The challenge of preserving social media is an important topic in the contemporary data landscape. In the case of Twitter, millions of tweets are issued every day, and the conversations that happen on Twitter form an essential record of our time; but like all records, this conversation can disappear if not adequately preserved. Vint Cerf from Google spoke to the media recently about the danger of a “digital dark age”, as current storage methods become obsolete. To most people, especially those working in digital preservation, this was not surprising information.
Finding sustainable, efficient ways to gather, preserve and provide access to social media archival data is the driving force behind the The Social Repository of Ireland, a joint project of Digital Humanities and Journalism group at the Insight Centre for Data Analytics and the Digital Repository of Ireland at the Royal Irish Academy. Over the past year or so, the Social Repository of Ireland has investigated the feasibility of developing an effective social media archiving tool for Twitter data relating to significant events in Ireland. During our research, we have identified some important issues that anyone thinking of setting up a Twitter archive needs to be aware of. In this article, we look at those issues, examining the historical relationship between developers and Twitter, changes to the Developer Rules over time and how other projects have fared when attempting to gather and preserve tweet data in a social media archive.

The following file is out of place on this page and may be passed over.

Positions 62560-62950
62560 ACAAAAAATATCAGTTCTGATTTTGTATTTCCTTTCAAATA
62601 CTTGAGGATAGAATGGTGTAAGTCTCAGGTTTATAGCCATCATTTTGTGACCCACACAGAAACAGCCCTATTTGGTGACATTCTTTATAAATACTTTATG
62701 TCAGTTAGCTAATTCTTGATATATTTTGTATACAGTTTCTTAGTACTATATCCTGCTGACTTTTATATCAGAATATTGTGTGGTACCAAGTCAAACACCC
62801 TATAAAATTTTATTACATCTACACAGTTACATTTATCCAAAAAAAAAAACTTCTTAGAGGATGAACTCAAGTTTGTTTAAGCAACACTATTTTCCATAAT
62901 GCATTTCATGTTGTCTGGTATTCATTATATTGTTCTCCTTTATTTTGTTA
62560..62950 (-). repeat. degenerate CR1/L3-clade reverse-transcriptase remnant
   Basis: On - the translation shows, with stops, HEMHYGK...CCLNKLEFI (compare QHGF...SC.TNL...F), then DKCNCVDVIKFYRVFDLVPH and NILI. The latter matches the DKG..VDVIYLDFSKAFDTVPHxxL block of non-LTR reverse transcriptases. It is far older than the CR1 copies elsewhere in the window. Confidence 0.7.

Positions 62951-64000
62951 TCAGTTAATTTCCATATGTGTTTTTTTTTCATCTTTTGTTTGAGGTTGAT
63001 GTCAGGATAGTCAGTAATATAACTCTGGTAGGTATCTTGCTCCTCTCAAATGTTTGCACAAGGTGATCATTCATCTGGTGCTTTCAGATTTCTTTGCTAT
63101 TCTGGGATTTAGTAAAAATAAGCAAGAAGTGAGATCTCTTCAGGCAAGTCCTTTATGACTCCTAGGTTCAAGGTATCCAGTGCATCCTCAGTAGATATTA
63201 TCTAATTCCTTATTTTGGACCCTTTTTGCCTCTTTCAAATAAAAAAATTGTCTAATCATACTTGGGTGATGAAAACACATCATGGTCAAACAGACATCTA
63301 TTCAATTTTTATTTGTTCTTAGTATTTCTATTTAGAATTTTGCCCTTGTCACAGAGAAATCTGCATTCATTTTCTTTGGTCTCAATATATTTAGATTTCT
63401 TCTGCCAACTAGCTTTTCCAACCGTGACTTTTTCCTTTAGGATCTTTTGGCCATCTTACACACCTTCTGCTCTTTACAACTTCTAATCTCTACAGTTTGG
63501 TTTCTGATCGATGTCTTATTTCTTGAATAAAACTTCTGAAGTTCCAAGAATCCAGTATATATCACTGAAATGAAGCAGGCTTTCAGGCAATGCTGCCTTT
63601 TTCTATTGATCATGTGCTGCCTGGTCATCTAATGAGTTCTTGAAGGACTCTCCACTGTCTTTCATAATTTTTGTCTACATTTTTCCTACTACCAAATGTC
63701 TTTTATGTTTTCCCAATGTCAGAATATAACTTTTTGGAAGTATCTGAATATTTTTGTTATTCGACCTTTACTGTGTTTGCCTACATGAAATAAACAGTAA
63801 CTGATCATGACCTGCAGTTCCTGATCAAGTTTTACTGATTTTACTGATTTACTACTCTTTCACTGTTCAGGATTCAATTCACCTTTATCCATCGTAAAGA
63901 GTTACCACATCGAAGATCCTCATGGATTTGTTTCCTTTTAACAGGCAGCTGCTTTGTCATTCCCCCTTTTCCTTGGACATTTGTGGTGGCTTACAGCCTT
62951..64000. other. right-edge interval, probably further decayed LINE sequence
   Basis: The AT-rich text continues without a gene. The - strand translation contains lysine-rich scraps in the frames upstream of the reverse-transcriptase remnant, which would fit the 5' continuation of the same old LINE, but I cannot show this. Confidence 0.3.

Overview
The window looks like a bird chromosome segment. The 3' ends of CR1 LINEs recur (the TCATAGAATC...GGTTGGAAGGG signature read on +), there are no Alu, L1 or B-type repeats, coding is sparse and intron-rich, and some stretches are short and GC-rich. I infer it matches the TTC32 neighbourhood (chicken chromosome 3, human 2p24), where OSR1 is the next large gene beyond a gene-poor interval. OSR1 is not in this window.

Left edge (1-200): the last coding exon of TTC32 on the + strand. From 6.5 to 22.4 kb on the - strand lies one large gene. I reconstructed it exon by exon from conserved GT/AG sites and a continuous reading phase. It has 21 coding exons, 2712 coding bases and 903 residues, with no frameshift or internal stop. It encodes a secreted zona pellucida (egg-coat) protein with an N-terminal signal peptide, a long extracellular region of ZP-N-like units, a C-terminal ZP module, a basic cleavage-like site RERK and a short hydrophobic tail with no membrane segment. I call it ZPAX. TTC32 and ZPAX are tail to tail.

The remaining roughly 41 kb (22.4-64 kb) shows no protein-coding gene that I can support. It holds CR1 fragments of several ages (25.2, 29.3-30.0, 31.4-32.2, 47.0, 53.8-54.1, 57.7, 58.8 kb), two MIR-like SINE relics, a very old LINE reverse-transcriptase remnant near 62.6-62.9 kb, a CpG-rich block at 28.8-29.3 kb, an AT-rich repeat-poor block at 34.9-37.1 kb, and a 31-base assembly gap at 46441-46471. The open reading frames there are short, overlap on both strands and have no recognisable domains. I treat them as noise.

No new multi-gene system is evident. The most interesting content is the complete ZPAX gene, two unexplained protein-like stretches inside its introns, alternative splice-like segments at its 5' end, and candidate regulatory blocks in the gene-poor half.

Developers and Twitter
Twitter makes their API available to developers to allow them build tools that work with Twitter data. Before 2011, most projects of this kind (for example, Gnip, Topsy and Datasift) operated independently, but since then many of them have become official Twitter Partners. This is a result of several changes in Twitter’s Developer Policy over the years — changes which have alternately delighted and devastated developers. The most (in)famous of these changes was in 2011, when Twitter made it a lot more difficult for third-party developers from gathering and syndicating tweet data in any meaningful way. To many, these changes were surprising, considering the relative openness and freedom Twitter had allowed developers prior to 2011.